Conference chiefs enjoy bumper pay packages
Executives at council owned conference centres in Scotland have been handed bumper pay awards while their fellow workers struggle with cut backs.
The chief executive of Edinburgh International Conference Centre, a commercial arm of the city council, has seen his remuneration surge by nearly half.
Marshall Dallas’s total pay package totalled £230,991 – up from £157,326 in the previous year. His salary was up slightly from 2021, but his overall package was boosted by a £72,280 bonus.
The bumper pay award has raised concern when thousands of employees are coping with a cost of living squeeze and the council is looking at £80 million of cuts.
Cammy Day, the Labour leader of the council, told the Daily Record: “These pay awards are a matter for EICC’s board, however, I do not agree with bonuses like this in arms’ length companies.
“As a council we have publicly discussed and strongly urge restraint amongst these companies with regard to bonuses.
“I will stress this to the board and have asked officers to look into this situation.”
SNP MP Tommy Sheppard said: “This seems like an eye-watering sum and it is not a good look – you would think the council would be more aware of the perception of payments like this.“
Green Party MSP Maggie Chapman said: “This is outrageous, especially at a time when the city’s council workers, event staff and others are struggling simply to make ends meet on a day to day basis.”
She added: “There is no doubt that the EICC and its team plays a significant role in putting Edinburgh on the world map, but that should be for the good of everyone, not just those with six-figure salaries.
“To pay an already well remunerated individual a bonus of more than £72,000 on top of a £158,711 salary while firms operating there pay bar-staff and part-time workers £10.90 an hour to serve its guests, demonstrates just how obscene the pay gap is.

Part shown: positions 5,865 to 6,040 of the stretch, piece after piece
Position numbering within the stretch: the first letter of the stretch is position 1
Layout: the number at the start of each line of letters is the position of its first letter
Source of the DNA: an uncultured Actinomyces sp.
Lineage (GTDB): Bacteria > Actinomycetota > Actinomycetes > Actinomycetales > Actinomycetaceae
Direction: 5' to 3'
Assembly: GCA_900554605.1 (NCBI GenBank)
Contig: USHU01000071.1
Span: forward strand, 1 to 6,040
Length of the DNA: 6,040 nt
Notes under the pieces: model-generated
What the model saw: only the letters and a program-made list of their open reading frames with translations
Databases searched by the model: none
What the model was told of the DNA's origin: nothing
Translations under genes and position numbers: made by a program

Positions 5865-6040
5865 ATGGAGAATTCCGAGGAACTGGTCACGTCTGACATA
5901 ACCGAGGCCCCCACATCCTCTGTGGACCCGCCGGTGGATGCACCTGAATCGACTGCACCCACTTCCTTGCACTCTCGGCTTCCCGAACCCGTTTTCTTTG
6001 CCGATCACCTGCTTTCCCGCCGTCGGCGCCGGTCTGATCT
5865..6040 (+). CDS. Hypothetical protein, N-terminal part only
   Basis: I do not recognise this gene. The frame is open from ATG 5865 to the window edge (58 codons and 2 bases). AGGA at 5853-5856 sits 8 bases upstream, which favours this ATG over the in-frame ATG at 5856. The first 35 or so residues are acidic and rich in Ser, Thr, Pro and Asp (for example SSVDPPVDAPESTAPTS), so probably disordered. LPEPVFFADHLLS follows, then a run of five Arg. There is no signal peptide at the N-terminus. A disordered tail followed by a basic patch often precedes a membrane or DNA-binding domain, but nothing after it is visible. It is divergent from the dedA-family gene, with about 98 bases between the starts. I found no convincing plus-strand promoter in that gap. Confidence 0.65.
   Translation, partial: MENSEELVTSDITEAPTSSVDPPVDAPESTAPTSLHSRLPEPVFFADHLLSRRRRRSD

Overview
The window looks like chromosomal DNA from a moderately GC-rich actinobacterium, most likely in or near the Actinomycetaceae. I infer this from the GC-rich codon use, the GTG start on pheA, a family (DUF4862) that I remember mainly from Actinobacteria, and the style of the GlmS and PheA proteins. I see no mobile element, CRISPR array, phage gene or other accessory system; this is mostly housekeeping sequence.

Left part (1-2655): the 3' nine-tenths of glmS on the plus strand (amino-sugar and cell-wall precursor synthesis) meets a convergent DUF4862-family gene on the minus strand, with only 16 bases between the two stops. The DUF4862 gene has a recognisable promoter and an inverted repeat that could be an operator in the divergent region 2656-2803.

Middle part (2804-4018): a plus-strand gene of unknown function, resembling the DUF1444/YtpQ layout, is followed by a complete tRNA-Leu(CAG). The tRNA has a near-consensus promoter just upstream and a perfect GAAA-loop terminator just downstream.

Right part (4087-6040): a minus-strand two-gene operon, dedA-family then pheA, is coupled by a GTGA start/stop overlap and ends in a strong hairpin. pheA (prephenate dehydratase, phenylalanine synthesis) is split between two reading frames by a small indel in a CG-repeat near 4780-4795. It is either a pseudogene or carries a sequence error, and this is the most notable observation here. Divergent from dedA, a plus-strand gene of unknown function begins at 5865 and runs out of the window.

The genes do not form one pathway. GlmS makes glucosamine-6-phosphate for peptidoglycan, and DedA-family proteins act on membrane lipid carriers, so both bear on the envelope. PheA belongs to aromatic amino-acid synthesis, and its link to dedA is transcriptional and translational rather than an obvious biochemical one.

“At the height of a cost of living crisis those in charge have made a grave misjudgement in this pay award and it should be reviewed urgently, while Mr Dallas could show awareness and leadership in agreeing to decline it.”
An EICC spokesperson told the Daily Record: “The bonus is based on the delivery of key criteria relating to the hotel and hotel school development, and the operating performance of the conference centre.“
Directors at the Glasgow City Council-owned Scottish Event Campus, which includes the Hydro and Armadillo, were given the top-ups totalling around £150,000, despite the local authority cutting jobs and services.
Chief executive Peter Duthie was awarded a £39,220 bonus, on top of his £196,101 salary. He also received £29,415 in lieu of an employer’s pension contribution, as part of a total package of £287,469.
William McFadyen, director of finance and development, was awarded a £28,929 bonus that was separate from his £144,647 salary.
Daniel Thurlow, director of exhibition sales, earned £136,215 in salary, fees and allowances, as well as a £27,243 bonus.
Director of conference sales Kathleen Warden received a £136,215 salary and a £27,243 bonus.
Gayle Shepherd, director of people and technology, was awarded an extra £26,092 in bonus, on top of her £130,459 salary. And Deborah McWilliams, director of live entertainment, earned the same as Shepherd in salary and bonus.
Scottish Liberal Democrat MSP Willie Rennie said: “I think Glasgow City residents will be frustrated to hear that despite public services being cut to the bone, SEC executives are taking home such large increases.
“As the cost-of-living crisis continues to bite, every penny of taxpayer money should be going towards prioritising key services and helping hard-up Scots.”
A spokesperson for the SEC said: “I can confirm our directors received a performance related pay bonus this year, forming part of the overall remuneration package of SEC executives.
“As a self-funding, private limited company, the SEC rewards talent within the organisation in line with industry benchmarking and determined by the renumeration committee of the board.”